Saturday night, the Eugene Concert Choir joined DJ Prashant Kakad in creating and presenting the new narrative performance “A Bollywood Dream.”
This visual and musical spectacular featured choral performances, Bollywood-inspired dance, and a plot so predictable and absurd that it would fit perfectly in some of the most beloved Hindi films. An enthusiastic audience at the Hult Center frequently participated in clapping along and even dancing in the aisles throughout the evening.
The story took place right here in Eugene, with students and professors at the University of Oregon making up the main characters. There were some confusing aspects to the plot — such as that it was supposedly set in the mid-1990s but featured songs recorded in 2018 and modern remixes of classic Bollywood songs as well as an intriguing mixture of ’90s and contemporary clothing — but nothing too distracting.
The dance, choreographed by Kakad, was very high energy and entertaining, if a bit messy at times. The two leads, Brittany Newton and Suchit Kapur were both enchanting and entrancing. Together, they displayed chemistry and were confident leaders for the rest of their Bollywood Dream Dance Troupe. A highlight of the evening was an exciting presentation of an Indian-inspired remix of Michael Jackson’s “Thriller.” This song featured both familiar aspects of the original Jackson choreography as well as new elements introduced by Kakad.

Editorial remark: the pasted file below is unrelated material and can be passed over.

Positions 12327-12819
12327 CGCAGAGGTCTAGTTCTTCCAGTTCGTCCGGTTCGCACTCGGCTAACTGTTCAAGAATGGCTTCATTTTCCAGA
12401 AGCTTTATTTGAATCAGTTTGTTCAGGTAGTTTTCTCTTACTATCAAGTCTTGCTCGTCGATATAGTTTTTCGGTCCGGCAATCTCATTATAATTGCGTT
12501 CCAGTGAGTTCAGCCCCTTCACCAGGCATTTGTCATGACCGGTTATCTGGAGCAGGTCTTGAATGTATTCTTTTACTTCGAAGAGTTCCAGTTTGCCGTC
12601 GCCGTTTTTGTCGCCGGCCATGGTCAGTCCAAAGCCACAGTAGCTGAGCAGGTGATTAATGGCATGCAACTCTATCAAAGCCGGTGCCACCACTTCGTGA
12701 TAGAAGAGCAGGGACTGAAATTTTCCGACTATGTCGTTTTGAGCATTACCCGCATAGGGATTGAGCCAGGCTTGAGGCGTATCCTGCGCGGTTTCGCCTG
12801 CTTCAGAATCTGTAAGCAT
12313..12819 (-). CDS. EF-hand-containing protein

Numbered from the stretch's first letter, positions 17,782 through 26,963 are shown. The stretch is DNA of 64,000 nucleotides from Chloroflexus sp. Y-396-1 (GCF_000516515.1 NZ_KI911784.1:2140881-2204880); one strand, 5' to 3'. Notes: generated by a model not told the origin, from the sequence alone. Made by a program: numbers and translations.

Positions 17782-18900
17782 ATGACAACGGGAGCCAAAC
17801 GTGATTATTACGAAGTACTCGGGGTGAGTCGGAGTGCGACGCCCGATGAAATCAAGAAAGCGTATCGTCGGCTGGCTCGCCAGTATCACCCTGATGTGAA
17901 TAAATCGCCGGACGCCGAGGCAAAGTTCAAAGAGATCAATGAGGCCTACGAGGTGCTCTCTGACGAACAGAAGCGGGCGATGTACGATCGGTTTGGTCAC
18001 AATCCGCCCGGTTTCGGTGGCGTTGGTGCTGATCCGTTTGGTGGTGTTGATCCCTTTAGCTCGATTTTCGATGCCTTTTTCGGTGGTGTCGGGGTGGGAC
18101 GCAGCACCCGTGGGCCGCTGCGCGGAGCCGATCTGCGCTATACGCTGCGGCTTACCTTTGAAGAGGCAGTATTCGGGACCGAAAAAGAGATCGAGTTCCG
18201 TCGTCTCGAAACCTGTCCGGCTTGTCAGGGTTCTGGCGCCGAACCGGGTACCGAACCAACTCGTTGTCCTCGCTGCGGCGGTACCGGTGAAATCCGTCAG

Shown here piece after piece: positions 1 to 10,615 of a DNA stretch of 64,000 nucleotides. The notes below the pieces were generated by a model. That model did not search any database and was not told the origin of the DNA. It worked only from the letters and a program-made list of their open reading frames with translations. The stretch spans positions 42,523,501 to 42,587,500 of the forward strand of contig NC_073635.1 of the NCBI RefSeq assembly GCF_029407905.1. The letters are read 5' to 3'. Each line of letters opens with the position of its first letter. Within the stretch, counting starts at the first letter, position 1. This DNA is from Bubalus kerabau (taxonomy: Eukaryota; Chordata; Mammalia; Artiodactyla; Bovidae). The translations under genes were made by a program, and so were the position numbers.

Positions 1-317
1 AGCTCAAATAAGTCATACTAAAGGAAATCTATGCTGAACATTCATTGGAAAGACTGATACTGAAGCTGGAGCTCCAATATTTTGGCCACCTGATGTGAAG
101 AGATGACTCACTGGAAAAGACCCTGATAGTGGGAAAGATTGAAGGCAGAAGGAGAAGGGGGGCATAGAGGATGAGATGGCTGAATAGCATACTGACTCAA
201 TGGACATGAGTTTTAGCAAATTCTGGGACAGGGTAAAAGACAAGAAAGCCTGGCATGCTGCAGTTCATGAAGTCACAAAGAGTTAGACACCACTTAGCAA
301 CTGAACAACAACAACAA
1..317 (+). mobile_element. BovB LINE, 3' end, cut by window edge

The Eugene Concert Choir presented two choral arrangements of Indian ragas, Desh and Dwijavanthi, as well as three arrangements of A.R. Rahman songs, “Balleilakka,” “Qawwali,” and the infamous “Jai Ho!” The diction in these performances was a mess and almost all precision was lost in the space and amplification system. Sadly, these choral moments, with the exception of “Jai Ho!,” were some of the low points of the evening, as they did not benefit from the energy inherent in the dance performances that made up the bulk of the show.
The true saving grace of these choral performances was tabla player Ankush Vimawala. Vimawala was poised and graceful, all while delivering incredibly complicated and exact rhythms. His solo at the beginning of the soulful Dwijavanthi raga was absolutely breathtaking and inspired many an “ooh” and “aah” from the audience. Eugene is fortunate to have such a talented master living in the local community.
Another crowd favorite was the amazing assortment of Indian costumes that were worn by the choir and dancers. Conductor Diane Retallack herself sported a dazzling sparkling sari and was only overshadowed by the wedding garment worn by Newton in the final wedding scene.
The performance also showcased some of Eugene’s local Bhangra dance groups, choreographed by Sat Pavan Kaur Khalsa. The three groups were divided by age into a children’s group (called the Monkeys), an adult group and a teenage group. The choreography of each performance was lively and the teenage group was impressive in its precision.
“A Bollywood Dream” might have suffered in some of its execution, but it succeeded in awakening an interest in Indian dance, music and film within the Eugene audience. Hopefully more opportunities to explore this rich culture will become available soon!
Musicologist and soprano Alison Kaufman reviews classical performances for the Register-Guard.